MOJAVE, Calif., Oct. 3, 2014 (Northrop Grumman PR) – A decade after winning the Ansari XPRIZE with one of the most innovative vehicles ever flown, the employees of Scaled Composites, a Northrop Grumman (NYSE: NOC) subsidiary, continue to push the boundaries of aviation and the emerging commercial space industry.
The Ansari XPRIZE spaceflight competition challenged aerospace enthusiasts from around the world to build a reliable, reusable, privately-financed, manned spaceship capable of carrying three people 62 miles (100 kilometers) above the Earth’s surface twice within two weeks. Twenty-six teams from seven countries competed for the prize, investing more than $100 million in aggregate for research and development. On Oct. 4, 2004, in a feat that remains unmatched, Scaled Composites used its White Knight aircraft and SpaceShipOne suborbital rocket plane to claim the $10 million prize and make aviation history.
Continuing to build on this success, Northrop Grumman, Scaled Composites and Virgin Galactic are currently developing a preliminary design and flight demonstration plan for the Defense Advanced Research Projects Agency’s (DARPA) experimental spaceplane program XS-1, which will enable new generations of lower cost, innovative and more resilient spacecraft.
To commemorate the anniversary milestone, XPRIZE Chairman and CEO Dr. Peter H. Diamandis
will moderate a Google Hangout with the world’s top visionaries to discuss the future of private spaceflight on Saturday, Oct. 4.
“The $10 million Ansari XPRIZE was modeled on the $25,000 Orteig Prize, won by Charles Lindbergh in 1927,” said Diamandis. “Lindbergh’s plane was built by Ryan Aircraft, a future Northrop Grumman company, and SpaceShipOne, winner of the Ansari XPRIZE, was built by Scaled Composites, another Northrop Grumman company. So, incentivizing historic achievement through prizes is a proud bond that XPRIZE has shared with Northrop Grumman for almost a century.”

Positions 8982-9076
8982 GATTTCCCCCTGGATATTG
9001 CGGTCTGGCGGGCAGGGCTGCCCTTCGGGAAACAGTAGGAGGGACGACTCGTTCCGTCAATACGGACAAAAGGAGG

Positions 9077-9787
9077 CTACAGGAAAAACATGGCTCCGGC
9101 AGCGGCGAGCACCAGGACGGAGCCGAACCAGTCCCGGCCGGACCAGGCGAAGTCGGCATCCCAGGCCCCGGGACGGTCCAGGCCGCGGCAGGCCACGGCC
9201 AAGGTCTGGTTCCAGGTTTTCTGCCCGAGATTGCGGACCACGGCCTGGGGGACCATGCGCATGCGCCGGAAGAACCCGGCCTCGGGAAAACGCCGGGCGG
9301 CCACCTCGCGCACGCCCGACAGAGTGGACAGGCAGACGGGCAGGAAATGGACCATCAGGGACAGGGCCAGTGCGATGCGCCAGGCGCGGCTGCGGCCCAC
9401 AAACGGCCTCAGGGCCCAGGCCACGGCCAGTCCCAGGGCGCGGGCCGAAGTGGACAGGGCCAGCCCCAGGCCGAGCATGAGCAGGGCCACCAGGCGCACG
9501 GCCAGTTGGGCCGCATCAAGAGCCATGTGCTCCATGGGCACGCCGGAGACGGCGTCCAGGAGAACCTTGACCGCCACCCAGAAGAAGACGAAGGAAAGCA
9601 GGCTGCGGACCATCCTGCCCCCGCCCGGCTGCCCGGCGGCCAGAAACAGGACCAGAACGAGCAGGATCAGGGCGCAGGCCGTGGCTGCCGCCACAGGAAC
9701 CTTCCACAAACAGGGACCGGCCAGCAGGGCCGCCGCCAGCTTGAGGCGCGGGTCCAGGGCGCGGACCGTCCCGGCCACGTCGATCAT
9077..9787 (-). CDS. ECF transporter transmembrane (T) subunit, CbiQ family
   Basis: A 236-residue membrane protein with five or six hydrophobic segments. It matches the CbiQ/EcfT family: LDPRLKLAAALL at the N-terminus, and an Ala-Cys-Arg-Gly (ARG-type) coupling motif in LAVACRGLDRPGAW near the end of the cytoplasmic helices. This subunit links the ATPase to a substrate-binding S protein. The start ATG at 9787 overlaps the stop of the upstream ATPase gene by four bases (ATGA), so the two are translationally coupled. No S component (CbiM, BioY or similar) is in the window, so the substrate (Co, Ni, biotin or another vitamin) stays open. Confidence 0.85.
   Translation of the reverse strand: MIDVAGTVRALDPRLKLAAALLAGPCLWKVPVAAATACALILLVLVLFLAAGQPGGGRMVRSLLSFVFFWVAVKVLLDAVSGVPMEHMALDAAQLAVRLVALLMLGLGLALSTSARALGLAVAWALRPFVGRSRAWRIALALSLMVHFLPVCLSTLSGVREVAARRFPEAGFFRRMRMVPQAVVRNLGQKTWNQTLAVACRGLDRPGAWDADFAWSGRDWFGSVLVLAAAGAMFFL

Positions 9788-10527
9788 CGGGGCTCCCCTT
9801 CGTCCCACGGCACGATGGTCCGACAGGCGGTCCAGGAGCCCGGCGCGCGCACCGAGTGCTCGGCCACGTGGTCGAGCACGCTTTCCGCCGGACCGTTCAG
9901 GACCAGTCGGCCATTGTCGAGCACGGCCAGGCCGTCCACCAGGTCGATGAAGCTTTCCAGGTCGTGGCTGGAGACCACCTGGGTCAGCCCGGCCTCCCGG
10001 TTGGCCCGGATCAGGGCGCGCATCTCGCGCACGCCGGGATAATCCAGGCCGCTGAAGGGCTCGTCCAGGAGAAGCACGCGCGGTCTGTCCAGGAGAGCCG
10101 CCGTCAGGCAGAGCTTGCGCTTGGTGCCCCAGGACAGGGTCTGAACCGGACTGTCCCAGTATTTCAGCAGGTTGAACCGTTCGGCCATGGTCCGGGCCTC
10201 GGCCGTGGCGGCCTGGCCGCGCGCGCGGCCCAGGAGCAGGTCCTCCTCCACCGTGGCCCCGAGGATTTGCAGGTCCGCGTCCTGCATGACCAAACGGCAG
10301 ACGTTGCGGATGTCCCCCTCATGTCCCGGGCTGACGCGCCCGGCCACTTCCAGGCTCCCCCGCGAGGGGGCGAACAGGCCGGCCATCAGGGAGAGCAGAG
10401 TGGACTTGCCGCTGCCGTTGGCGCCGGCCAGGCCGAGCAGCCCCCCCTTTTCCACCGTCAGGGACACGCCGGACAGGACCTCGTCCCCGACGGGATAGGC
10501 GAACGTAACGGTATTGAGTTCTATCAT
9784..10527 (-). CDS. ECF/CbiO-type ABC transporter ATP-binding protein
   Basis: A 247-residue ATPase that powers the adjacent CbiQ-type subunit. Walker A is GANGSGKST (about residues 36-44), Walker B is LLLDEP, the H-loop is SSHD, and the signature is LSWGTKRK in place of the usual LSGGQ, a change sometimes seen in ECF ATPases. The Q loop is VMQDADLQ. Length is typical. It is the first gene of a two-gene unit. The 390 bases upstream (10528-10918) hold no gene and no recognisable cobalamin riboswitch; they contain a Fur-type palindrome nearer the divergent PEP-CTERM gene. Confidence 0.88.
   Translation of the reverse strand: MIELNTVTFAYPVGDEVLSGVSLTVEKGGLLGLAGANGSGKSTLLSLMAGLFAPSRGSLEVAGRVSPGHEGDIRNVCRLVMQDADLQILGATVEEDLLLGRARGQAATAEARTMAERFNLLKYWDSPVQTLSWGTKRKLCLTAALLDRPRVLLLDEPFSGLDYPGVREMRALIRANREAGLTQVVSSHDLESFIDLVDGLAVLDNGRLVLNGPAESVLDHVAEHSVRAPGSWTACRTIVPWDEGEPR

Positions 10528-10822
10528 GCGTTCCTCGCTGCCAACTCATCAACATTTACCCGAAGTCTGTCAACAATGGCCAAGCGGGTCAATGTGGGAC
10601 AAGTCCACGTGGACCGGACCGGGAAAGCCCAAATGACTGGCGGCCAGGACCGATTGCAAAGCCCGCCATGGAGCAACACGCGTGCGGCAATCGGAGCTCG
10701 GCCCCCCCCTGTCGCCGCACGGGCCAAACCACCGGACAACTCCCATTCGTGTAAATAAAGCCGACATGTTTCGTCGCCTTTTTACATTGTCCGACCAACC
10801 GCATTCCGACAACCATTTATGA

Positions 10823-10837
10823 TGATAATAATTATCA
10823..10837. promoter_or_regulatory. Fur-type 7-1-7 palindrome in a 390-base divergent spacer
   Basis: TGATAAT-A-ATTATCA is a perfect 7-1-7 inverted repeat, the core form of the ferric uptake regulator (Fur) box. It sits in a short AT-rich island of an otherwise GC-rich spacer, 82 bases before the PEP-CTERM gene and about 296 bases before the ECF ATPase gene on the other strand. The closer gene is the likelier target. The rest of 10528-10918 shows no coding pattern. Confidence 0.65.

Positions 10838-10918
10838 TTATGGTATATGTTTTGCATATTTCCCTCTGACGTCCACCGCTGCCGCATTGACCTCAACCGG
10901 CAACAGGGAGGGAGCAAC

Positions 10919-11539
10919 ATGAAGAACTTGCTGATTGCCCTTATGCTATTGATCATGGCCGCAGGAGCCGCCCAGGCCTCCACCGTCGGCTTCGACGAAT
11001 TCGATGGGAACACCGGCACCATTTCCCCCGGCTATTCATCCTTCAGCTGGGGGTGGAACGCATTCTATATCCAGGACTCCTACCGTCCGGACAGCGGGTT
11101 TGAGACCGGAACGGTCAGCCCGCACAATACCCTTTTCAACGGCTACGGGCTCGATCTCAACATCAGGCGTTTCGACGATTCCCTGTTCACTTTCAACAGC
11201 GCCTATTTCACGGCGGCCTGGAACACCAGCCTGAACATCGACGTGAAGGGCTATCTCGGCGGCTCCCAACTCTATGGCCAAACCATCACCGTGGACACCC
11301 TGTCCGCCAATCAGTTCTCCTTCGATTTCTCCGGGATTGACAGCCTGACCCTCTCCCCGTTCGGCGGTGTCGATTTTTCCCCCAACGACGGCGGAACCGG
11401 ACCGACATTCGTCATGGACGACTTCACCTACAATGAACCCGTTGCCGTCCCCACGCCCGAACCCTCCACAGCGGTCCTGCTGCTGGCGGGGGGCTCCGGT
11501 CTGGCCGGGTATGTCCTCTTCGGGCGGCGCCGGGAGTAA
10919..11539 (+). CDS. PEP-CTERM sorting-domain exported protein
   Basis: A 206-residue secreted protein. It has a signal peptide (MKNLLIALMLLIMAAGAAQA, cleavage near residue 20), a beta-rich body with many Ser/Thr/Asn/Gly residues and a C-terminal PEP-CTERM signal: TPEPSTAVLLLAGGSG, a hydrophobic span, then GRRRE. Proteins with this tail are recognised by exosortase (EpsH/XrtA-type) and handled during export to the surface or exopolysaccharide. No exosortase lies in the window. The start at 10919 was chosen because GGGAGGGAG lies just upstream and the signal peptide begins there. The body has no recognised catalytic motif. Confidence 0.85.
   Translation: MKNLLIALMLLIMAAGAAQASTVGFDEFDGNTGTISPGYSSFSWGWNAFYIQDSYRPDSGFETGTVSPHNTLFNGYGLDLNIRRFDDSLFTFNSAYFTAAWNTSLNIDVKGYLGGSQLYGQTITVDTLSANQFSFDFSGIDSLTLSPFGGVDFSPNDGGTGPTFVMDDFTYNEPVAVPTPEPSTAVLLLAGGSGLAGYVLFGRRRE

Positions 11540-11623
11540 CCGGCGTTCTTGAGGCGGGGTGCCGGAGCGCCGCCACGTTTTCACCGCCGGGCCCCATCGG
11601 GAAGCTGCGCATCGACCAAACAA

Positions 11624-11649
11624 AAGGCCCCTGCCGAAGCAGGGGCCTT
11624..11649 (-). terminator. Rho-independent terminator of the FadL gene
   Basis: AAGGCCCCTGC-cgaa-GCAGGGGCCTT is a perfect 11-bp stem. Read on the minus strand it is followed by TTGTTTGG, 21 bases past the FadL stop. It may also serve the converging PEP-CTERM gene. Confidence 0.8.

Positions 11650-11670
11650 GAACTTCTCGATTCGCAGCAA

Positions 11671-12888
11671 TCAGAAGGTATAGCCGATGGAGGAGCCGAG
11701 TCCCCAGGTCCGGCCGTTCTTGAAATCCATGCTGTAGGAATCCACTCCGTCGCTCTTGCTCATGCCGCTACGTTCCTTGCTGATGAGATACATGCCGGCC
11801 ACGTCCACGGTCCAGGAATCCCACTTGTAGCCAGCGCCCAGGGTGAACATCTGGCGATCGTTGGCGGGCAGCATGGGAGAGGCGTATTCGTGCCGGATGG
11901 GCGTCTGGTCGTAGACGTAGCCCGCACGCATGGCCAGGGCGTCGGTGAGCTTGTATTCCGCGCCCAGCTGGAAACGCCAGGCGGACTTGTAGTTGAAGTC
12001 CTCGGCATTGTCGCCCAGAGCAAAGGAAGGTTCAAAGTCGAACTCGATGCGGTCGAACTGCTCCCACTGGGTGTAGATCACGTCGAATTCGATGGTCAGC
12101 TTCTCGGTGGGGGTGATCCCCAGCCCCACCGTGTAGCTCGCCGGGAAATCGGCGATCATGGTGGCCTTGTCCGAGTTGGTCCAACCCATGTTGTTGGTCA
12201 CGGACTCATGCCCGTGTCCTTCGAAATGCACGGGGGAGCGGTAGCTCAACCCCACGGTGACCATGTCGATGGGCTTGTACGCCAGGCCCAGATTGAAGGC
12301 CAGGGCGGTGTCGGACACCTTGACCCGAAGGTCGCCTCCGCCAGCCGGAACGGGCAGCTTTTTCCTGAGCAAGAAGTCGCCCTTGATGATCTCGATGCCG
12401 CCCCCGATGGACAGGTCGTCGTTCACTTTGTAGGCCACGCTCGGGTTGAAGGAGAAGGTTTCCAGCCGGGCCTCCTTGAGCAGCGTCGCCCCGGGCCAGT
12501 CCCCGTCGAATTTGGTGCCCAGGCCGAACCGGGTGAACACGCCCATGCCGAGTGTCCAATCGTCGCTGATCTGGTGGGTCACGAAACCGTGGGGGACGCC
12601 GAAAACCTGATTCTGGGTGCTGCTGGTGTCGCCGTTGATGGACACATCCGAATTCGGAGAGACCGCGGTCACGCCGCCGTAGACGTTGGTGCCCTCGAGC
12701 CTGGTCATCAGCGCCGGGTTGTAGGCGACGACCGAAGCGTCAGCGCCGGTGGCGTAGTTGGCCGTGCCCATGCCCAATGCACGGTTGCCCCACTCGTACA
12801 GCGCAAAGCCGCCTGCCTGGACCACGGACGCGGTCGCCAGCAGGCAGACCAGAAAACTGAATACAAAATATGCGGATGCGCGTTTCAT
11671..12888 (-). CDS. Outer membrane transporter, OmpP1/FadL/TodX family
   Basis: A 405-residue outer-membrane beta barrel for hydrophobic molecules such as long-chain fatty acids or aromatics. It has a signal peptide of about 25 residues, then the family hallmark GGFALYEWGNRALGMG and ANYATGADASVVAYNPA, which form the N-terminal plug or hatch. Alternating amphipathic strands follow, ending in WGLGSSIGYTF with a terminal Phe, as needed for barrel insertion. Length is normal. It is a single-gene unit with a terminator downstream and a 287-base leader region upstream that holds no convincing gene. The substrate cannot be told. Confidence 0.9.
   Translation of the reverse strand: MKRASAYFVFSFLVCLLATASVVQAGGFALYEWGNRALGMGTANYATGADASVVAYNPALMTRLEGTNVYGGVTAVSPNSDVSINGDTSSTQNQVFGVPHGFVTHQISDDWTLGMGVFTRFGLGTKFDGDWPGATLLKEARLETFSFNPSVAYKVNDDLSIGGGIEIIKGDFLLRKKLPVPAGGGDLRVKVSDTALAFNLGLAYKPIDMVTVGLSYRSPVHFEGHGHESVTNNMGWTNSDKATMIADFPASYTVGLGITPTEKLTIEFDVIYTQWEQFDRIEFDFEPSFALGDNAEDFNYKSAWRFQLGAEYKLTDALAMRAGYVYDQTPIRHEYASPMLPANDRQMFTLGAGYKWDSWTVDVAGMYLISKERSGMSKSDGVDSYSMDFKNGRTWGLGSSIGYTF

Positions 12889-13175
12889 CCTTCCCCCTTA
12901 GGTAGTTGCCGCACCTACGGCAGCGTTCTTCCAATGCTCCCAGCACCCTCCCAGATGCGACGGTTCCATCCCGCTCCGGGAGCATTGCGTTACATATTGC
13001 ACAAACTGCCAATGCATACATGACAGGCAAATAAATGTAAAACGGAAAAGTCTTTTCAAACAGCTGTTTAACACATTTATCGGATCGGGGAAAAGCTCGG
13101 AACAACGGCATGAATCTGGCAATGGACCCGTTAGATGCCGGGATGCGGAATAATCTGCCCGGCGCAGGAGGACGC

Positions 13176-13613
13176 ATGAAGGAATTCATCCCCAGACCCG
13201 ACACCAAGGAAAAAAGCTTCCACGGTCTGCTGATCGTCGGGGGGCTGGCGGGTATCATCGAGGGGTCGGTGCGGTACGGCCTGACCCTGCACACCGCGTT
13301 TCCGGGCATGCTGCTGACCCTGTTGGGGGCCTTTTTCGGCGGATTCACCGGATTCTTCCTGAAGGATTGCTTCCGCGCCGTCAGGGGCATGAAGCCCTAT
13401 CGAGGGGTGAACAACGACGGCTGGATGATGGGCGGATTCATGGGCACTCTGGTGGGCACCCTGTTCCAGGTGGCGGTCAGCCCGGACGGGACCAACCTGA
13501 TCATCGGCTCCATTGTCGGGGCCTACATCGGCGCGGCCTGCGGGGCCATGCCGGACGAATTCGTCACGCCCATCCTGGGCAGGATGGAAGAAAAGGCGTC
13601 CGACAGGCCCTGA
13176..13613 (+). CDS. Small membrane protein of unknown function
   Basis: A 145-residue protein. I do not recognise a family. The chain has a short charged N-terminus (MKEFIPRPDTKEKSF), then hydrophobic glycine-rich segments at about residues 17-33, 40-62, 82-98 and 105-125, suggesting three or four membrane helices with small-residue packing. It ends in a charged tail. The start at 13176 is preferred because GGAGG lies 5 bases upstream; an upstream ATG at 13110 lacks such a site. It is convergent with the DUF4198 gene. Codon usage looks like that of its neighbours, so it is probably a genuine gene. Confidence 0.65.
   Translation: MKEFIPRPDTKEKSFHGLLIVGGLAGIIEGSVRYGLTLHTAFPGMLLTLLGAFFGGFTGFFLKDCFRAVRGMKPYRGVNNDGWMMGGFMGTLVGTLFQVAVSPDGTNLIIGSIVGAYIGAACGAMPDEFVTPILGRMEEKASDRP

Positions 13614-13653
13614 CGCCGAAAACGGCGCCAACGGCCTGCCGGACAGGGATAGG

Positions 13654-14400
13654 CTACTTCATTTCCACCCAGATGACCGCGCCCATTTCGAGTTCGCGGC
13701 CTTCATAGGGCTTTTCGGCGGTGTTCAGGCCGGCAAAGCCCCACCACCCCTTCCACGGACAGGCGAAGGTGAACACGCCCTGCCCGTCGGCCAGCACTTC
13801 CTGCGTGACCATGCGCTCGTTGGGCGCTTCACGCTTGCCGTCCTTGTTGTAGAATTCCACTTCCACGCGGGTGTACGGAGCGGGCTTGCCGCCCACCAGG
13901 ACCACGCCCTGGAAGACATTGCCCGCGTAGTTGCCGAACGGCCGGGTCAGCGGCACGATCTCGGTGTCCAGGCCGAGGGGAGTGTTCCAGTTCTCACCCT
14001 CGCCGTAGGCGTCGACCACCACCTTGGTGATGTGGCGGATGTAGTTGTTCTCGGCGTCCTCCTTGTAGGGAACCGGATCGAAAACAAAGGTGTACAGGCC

The initial prize-qualifying flight, under the controls of test pilot Mike Melvill, rocketed to fame on Sept. 29, 2004, soaring to 337,500 feet. Just five days later, Oct. 4, 2004, the second flight piloted by Brian Binnie reached 367,442 feet, winning the prize.
“The achievements by Scaled Composites from 10 years ago are still transforming how private space travel is being approached,” said Anousheh Ansari, CEO and co-founder of Prodea Systems, who sponsored the prize. “We are reaching a tipping point in private space travel where we will start to see more pioneers innovate for the advancement in private space exploration.”
The pilots flew SpaceShipOne, the air-launched spaceplane built by a team led by aviation pioneer and Scaled Composites founder Burt Rutan with financial backing from Paul Allen. SpaceShipOne is the precursor to Virgin Galactic-owned SpaceShipTwo, the world’s only commercial spaceline.
“Scaled was and continues to be at the forefront of the exciting private spaceflight industry, said Kevin Mickey, president, Scaled Composites. “We continue to innovate and create in the market space that will be a part of our company strategy for years into the future.”
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